Chance for Glory is the kind of book from which great sports movies are made. It has everything in it that a true sports fan or just the lover of a good story desires, from a compelling plot to interesting characters, a blend of history, a lot of action, and a fair dose of humor. And it’s being released just in time to celebrate the one-hundred-year anniversary of the first Rose Bowl game played by Washington State College against Brown University in 1916.
Since author Darin Watkins is an alumnus of what is now Washington State University, his focus, of course, is on the Washington team, and he begins the story by depicting for us a young school struggling to survive against its larger rival, the University of Washington, which wanted to limit what its sister school could teach.
The opening chapter depicts a fascinating early football game from 1912 played at West Point-a game that would have among its players the Olympic athlete Jim Thorpe and future general and U.S. President, Dwight D. Eisenhower. One of the coaches at that game was “Pop” Warner, the man who was coach to William Dietz and recommended him as coach to Washington State College when it badly needed a good coach.
Washington State had a long history of losing its football games, but Coach Dietz quickly turned that around. I’ll let readers explore his methods for themselves, but I will say he was very innovative. All the more remarkable was that he was Native American at a time when racism was predominant. In 1915, when he became coach of the Washington State Cougars, it was only twenty-five years since the massacre at Wounded Knee. But it wasn’t long before Dietz won over his players’ trust and he had them believing they could succeed not only as a team but as a powerful rival to other teams throughout the Pacific Northwest.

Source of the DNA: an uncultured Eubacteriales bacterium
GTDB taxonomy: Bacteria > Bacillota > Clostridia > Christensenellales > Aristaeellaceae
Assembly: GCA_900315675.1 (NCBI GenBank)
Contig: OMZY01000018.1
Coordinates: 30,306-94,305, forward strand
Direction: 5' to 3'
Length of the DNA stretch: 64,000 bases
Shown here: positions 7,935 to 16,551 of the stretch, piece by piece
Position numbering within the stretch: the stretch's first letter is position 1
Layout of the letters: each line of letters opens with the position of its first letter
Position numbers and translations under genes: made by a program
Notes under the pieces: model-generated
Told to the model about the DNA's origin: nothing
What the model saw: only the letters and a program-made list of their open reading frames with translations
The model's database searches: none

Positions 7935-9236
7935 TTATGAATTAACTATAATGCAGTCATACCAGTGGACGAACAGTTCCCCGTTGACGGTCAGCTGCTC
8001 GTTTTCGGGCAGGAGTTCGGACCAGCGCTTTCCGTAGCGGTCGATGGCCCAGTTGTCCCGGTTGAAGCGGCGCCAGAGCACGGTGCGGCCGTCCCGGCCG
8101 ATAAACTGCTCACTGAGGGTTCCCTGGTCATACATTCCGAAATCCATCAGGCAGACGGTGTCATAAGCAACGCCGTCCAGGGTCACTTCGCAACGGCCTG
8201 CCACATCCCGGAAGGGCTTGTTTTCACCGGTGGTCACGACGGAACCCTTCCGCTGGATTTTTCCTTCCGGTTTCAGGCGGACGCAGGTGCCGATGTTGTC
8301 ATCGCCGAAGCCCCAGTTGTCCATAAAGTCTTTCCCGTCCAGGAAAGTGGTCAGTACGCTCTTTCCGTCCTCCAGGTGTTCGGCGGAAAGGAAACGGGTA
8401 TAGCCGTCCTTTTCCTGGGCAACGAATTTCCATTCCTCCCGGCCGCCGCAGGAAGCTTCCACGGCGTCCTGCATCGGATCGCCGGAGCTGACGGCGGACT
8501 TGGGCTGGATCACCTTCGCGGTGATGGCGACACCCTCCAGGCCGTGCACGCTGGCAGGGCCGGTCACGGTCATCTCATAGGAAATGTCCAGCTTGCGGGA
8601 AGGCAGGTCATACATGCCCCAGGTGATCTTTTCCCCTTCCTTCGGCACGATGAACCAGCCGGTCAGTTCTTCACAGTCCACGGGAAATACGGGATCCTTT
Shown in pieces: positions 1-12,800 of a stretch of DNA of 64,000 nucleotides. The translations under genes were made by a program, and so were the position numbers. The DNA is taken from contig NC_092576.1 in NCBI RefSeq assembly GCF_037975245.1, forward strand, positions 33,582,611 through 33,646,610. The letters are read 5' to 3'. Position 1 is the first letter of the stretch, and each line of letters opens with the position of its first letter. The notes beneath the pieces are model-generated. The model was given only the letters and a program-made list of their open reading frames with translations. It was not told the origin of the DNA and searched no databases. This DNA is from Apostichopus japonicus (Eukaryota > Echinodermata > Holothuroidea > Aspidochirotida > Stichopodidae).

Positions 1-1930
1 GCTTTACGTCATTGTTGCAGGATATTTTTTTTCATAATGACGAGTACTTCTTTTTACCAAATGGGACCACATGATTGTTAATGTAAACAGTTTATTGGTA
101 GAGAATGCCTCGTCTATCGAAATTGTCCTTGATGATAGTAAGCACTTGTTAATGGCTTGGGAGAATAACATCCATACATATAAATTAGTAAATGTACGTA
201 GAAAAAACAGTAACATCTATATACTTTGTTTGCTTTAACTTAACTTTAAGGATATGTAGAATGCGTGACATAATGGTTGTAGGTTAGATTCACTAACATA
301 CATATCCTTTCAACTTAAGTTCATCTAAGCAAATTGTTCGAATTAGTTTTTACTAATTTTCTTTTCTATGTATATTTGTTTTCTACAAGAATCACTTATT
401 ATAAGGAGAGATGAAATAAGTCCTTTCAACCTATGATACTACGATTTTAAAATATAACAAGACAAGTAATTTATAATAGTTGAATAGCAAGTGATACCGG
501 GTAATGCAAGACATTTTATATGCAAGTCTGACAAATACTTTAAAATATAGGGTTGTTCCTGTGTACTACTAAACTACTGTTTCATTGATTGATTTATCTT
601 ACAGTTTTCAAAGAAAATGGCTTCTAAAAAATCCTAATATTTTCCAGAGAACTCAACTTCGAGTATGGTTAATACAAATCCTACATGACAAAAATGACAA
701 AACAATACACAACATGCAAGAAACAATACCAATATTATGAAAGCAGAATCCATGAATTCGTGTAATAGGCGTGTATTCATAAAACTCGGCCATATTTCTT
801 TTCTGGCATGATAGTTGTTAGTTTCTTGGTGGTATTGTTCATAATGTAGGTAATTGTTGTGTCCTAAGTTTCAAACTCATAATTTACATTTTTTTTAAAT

The events that follow are like a running film montage of one successive win after another, and yet, Watkins takes the time to describe each game and each major play, and he brings these historical people to life, investing feelings and emotions into them, making this book read like good historical fiction, yet be full of facts. Each of the players becomes an individual to us, and we get to know them both on and off the football field, including, in some cases, which ladies they dated. The amount of research Watkins did to pull together all these pieces and get insight into his characters is amazing, and he documents it all, yet the book reads smoothly like a novel more than a history.
As the Cougars stack up win after win, they begin to gain national attention, and before long, they are invited to participate in the first Rose Bowl Tournament. Of course, the Rose Bowl is a big deal today, but in 1915, no one was sure it would even succeed. Watkins depicts the struggles of the committee to get attention and sell tickets, the first Tournament of Roses parade, the publicity, and the overall results that transformed the tournament into an American institution.
One fascinating aspect of the Rose Bowl was that the Cougars, since they were going to Pasadena anyway, were invited to be in a Hollywood film-Tom Brown Goes to Harvard-part of a popular silent film series of the day, which included a football game. Watkins’ presentation of this glimpse at early movie-making is fascinating and humorous.
And then it’s on to the Rose Bowl. Watkins fills us in on every play, every cheer, every worry, and eventually, the great triumph. Through the written word, Watkins provides a very visual story of an event that would make history.
Few American stories of overcoming adversity are as thrilling and enjoyable to read as Chance for Glory. Watkins’ ability to bring history alive places this book beside other great history storytelling examples like Erik Larson’s Devil in the White City about the Chicago World’s Fair of 1893, and its triumphant message is worthy of a feel-good Disney film.
How wonderful that Watkins has timed this book to appear at the hundredth anniversary of the Rose Bowl. The Washington State Cougars’ efforts give new life and meaning to the game of football by reminding us that anyone with some courage and a dream can succeed, whether at sports or anything else.